An Open Letter to Ivanka Trump

Dear Ivanka,

I wrote to you on this, the day after your father signed an Executive Order that blocks 134,000,000 people from entering our country.

On this, the day after your kids get to play in a playground, just as you did with your mother, an immigrant to America.

💞

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I ask, how can you sit idly by?

You can see Lady Liberty from your Manhattan penthouse. What do these words mean to you?

“Give me your tired, your poor, your huddled masses yearning to breathe free, the wretched refuse of your teeming shore. Send these, the homeless, tempest-tossed to me, I lift my lamp beside the golden door!”

I ask you as a human, as a mother, as a Jew; how can you ignore the words of Bana Alabed, the seven year old who beseeched your father to aid the people of Syria?

“Can you please save the children and people of Syria? You must do something for the children of Syria because they are like your children and deserve peace like you,” according to the letter sent to NBC News by Bana’s mother, Fatemah.

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On this, the day after Holocaust Remembrance Day, on a morning when you get to kiss and snuggle your three young children from the comfort of your home in Manhattan, or from your new house in Kalorama.

On this, the day when you go to temple to share and practice your faith.

New Year's Eve + Last Night of Chanukah

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What will you say to your children about their grandfather’s role in blocking the poor huddled masses from dreaming they could come to this great nation?

What will you tell them about their great-grandparents who survived the Holocaust? What will you tell them (in their father’s own words) about their great-great-aunt Esther who was killed in Novogrudok?

I write this letter as a woman, a mother, and a fellow New Yorker of Jewish ancestry who today feels powerless.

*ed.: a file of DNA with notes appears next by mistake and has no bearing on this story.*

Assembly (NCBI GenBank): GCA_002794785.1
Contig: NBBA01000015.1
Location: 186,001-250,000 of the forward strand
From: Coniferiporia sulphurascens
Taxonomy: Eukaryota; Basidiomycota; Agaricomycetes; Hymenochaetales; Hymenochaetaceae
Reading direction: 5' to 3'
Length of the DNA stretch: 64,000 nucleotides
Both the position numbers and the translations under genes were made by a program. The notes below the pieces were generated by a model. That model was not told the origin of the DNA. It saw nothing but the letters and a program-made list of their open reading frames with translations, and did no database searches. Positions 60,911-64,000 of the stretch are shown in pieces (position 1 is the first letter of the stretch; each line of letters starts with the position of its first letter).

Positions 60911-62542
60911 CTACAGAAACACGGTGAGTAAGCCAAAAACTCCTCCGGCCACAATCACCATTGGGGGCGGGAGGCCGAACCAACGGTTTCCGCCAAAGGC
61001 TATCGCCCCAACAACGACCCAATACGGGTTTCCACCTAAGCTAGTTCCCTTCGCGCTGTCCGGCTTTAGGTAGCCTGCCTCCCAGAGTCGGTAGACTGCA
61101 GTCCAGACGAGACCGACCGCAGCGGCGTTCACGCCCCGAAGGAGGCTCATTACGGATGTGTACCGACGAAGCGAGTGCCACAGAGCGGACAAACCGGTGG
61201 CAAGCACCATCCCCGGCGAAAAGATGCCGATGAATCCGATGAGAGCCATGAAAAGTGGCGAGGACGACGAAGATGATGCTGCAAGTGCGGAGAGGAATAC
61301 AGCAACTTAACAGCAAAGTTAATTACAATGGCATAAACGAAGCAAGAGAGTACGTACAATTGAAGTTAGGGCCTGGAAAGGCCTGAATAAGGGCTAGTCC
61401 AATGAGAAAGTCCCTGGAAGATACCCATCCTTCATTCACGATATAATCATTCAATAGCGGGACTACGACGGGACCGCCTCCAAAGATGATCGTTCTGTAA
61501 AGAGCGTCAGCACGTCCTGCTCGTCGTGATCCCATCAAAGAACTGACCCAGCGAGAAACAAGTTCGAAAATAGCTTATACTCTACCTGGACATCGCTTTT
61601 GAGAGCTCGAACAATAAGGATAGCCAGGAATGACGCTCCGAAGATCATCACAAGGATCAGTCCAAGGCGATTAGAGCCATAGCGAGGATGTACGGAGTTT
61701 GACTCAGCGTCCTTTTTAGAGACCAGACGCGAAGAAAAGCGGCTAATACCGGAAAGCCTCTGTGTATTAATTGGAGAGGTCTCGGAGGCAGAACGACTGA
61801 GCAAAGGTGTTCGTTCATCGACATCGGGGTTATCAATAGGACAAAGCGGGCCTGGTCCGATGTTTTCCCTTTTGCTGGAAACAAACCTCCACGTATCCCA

I write this letter to ask you, so close to the man in power making these decisions, is there not something you can do so that history does not repeat itself?

 

Thank you,

Stephanie

Why I Marched

A family friend recently told my dad that he didn’t understand why all of these people (not just women) turned out on Saturday the 21st in marches all around the world. Why are they doing this? Why is this important? Why does it matter?

It’s a great question, so here’s my explanation:

I marched for my children. I marched because I’m raising two boys and only recently have begun to understand that they will/could/may float through life on a cloud of white privilege. I want them to know that their parents are fighting for and believe in the rights of all people. That electing an immoral person into office is NOT normal and we will speak out against injustice when we see it. I want my boys to know that their mom is a fierce and proud feminist who is making it her mission to raise the next generation of feminists right here in this house.

I marched because after the election I was filled with despair, dread, and anxiety for the state of this country and our collective future. I marched because I knew there were many other people who felt the same way, but I wanted to stand beside them and feel some catharses in their presence. I marched because I wanted to be surrounded by positivity, and, for the first time since November 8th, I felt love and hope.

I marched because I wanted our elected officials to see and hear that their constituents are fired up and not going to stand idly by for the next four years. I marched because, as Aziz Ansari just eloquently put in his SNL opening monologue, I’m waxing nostalgic for George W. Bush. A man who I worked 60-80 hours/week in 2004 to not get re-elected. THIS IS NOT NORMAL! We can’t call it the new normal- that expression infuriates me. None of this is normal- we need to rise up and make sure that everyone we voted into office knows that.

I marched because in a few months I’m moving away from this beautiful city that I have lived in, or lived near, for the last 11 1/2 years. I bristle at the “drain the swamp” comments. I have so many friends who have devoted themselves to public service- who make 80% of what their peers could in the private sector because they believe in America and want to devote their careers to helping out fellow Americans. They believe in open government, in protecting our public spaces, in health care, in affordable housing. These are not just the ideals of the Democratic party- they are core American values.

I could go on, but I’ll stop there. This was a day that filled so many of my friends up with energy. With the fire they needed to push back on Congress. With the tiny inkling that maybe, they too, could run for public office. It’s a cliche, but with the nudge to be the change they want to see in the world.